How to invest in startups: step-by-step guide
Learn how to invest in startups and how to make your first angel investment with our step-by-step guide.
Get in at the ground floor of the next tech unicorn, cash in big at exit. That’s the ideal scenario. But the less established a company is, the less information you have to guide your decision to invest or not.
Luckily, the UK government sweetens the deal for investors who help risky, early-stage companies off the ground. HMRC’s Seed Enterprise Investment Scheme (SEIS) offsets some of the unknowns by giving investors generous tax relief.
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SEIS is just one of the UK government’s venture capital schemes that incentivise private independent investment into younger companies.
Through forms of tax relief, these schemes encourage investors to support early-stage startups. These startups tend to carry more risk than traditional investments like property and the stock market, but will go on to innovate, create jobs and grow the economy – all things the UK government is keen to promote. As a reward, the UK offers very appealing tax incentives to help lower the risk involved in startup investing.
You can claim tax relief from multiple venture capital schemes in the same year, so, for example, you can claim both SEIS and EIS tax relief at the same time.
Because SEIS is designed to support small, seed-stage businesses – aka, the very riskiest ones – it offers some of the most generous perks to investors of all the venture capital schemes.
Under SEIS, you get 50% back of the amount you invest as a reduction in your Income Tax bill.
When you come to sell your shares, usually you’d pay Capital Gains Tax on the profit you make. With SEIS, you get to keep it all, paying 0% CGT tax no matter how small or large the eventual exit.
You can offset 50% of Capital Gains Tax charges when you reinvest taxable profit made to a non SEIS-eligible company into an SEIS-eligible company.
If you haven’t made a profit when you come to sell your shares, you can set that loss against your Income Tax bill. See an example of how that works on this gov.uk page.
SEIS shares aren’t subject to Inheritance Tax, so long as they have been held for 2 years.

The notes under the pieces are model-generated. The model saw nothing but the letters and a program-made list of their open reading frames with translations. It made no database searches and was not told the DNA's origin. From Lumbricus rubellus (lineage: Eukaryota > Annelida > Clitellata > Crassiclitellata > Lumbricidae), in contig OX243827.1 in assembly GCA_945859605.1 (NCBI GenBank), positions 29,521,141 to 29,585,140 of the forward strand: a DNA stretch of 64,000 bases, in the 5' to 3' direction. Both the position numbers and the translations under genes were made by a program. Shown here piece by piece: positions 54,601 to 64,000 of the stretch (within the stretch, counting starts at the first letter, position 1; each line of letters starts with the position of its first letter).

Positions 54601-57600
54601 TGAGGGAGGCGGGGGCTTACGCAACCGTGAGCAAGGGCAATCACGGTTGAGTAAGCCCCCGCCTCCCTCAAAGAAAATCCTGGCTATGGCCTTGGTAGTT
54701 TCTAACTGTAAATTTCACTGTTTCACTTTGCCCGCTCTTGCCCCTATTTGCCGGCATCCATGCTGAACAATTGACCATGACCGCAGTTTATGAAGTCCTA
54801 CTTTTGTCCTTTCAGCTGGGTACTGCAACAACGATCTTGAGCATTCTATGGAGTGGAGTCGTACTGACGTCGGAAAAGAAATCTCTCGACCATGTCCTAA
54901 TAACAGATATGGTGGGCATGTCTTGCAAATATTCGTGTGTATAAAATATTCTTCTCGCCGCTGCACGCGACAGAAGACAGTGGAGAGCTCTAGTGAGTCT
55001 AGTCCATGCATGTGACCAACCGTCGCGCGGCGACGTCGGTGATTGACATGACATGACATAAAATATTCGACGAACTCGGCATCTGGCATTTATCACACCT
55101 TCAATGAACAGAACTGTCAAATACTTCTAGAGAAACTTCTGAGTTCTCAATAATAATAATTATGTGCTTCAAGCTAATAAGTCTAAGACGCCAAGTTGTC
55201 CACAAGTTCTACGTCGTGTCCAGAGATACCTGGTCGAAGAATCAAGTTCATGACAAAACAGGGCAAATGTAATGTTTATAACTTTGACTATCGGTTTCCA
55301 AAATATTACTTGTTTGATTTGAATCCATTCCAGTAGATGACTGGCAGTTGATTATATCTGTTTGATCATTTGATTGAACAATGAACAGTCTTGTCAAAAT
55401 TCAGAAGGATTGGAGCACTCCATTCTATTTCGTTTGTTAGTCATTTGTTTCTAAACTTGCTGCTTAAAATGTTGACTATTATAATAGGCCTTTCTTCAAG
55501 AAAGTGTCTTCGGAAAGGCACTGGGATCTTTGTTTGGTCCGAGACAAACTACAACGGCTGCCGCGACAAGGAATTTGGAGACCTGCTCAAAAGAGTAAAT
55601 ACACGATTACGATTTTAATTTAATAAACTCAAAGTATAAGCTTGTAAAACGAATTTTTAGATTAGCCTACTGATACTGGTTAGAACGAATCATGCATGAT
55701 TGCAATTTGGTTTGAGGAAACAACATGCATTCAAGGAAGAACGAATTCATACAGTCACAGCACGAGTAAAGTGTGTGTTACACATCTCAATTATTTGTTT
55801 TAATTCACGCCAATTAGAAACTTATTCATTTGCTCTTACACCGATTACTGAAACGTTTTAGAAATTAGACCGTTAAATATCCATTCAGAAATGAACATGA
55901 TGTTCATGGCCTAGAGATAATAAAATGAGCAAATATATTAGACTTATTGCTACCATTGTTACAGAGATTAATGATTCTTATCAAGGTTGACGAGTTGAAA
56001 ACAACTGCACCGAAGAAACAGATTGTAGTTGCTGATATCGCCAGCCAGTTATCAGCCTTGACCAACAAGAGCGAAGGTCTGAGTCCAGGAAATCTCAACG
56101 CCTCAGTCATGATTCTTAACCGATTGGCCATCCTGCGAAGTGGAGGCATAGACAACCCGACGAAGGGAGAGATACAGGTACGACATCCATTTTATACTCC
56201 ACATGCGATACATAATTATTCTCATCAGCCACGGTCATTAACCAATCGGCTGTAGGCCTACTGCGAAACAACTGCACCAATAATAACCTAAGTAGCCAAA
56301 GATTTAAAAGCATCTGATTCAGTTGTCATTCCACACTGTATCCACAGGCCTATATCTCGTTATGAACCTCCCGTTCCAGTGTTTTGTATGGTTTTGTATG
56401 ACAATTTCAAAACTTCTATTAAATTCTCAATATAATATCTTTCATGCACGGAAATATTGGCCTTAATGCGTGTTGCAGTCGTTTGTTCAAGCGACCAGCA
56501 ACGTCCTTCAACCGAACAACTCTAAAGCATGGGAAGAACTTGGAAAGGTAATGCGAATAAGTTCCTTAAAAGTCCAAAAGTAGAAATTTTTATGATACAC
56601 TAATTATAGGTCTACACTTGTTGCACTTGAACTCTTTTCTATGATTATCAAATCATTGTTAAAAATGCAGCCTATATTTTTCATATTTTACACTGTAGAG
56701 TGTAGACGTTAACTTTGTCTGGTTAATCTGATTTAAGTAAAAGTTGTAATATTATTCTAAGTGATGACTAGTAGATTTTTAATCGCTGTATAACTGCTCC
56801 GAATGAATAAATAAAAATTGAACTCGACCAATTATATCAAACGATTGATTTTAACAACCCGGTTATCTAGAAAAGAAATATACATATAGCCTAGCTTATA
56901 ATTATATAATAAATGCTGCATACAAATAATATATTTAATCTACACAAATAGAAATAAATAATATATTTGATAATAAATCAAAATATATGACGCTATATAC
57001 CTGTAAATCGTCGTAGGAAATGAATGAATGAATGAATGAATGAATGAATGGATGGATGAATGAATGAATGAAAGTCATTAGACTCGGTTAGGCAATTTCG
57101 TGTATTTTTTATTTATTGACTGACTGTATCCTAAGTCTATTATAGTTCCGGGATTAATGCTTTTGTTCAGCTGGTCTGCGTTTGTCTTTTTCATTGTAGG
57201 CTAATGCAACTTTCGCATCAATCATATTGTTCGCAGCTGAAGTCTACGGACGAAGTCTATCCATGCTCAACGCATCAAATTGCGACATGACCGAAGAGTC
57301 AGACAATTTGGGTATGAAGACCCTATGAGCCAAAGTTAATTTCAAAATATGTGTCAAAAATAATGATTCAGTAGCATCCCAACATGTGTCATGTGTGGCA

You can claim SEIS tax relief up to five years from the 31 January that follows the tax year in which you made the investment. It’s 31 January because that’s the deadline for self assessment tax returns.
If you don’t use all of your SEIS allowance (£200,000 per year), you can’t carry forward the SEIS limit to the next year.
But you can carry back SEIS tax relief to the previous year, if you haven’t already invested the maximum allowed under the scheme in that year.
The timing of your investment is key. Funds have to be invested before the shares are issued or on the same day. If funds aren’t received by the date the shares are issued, this is a disqualifying event for the scheme and you’ll lose the relief.
Funds can be invested before the share issue, but the gap should be minimal (unless you’re investing via an advanced subscription agreement). If the gap is too long, you risk the funds being deemed a loan which is another disqualifying event, meaning you’ll lose the relief.
To benefit from SEIS tax relief, you have to be a UK taxpayer.
There are various rules for both companies and investors. These rules exist to protect the spirit of the scheme – to reward investors for taking a risk on a small, newly established company that’s otherwise unconnected to their own financial interests.
See SEIS rules for investors for a full explanation of the rules.
SEIS rewards investors for supporting small, seed-stage startups.
To meet SEIS status, companies must:
For full details, see our article for startups on the SEIS company criteria.
So, you’ve found SEIS-eligible companies, checked they have SEIS Advance Assurance, completed the negotiations, and invested.
What happens next? How do you actually get the tax relief you were promised?
There are rules about when the company can complete the compliance steps. HMRC accepts compliance statements after the company has carried out their qualifying business activity for at least four months, or spent at least 70% of the SEIS amount raised.
Typically, HMRC reviews the company’s compliance application in about 15 to 45 working days.
To approve SEIS-qualifying status, HMRC sends the investee company two documents:
Claim your SEIS tax relief when you fill in your annual self assessment tax return. On the Additional Information page, under ‘Other tax reliefs’, enter the total you’ve invested in companies under SEIS (and any other Venture Capital Scheme you’re applying for).
If you don’t want to manage the investment process yourself, you can still benefit from SEIS tax relief by investing in an SEIS fund.
SEIS funds pool money from investors to spread across a portfolio of SEIS-eligible companies. The fund is responsible for due diligence and making sure that the companies in the portfolio qualify for SEIS.
Choosing between investing in an SEIS fund or directly as an angel investor involves trade-offs. SEIS funds offer diversification and professional management, while operating as an angel means you get more control over your investment and the full benefit of any potential return.
Investor Partnerships Manager,
Manage your deals on invest.seedlegals.com, the dedicated portal for angels and funds who’ve invested in startup companies.
Log in to see all your deals, view the total value of your investments, model exit scenarios, send out Term Sheets, negotiate directly on the document through comments, store your SEIS3 and share certificates.
To find out more about how we can help you streamline and manage your deals, choose a time for a friendly call with our investor team.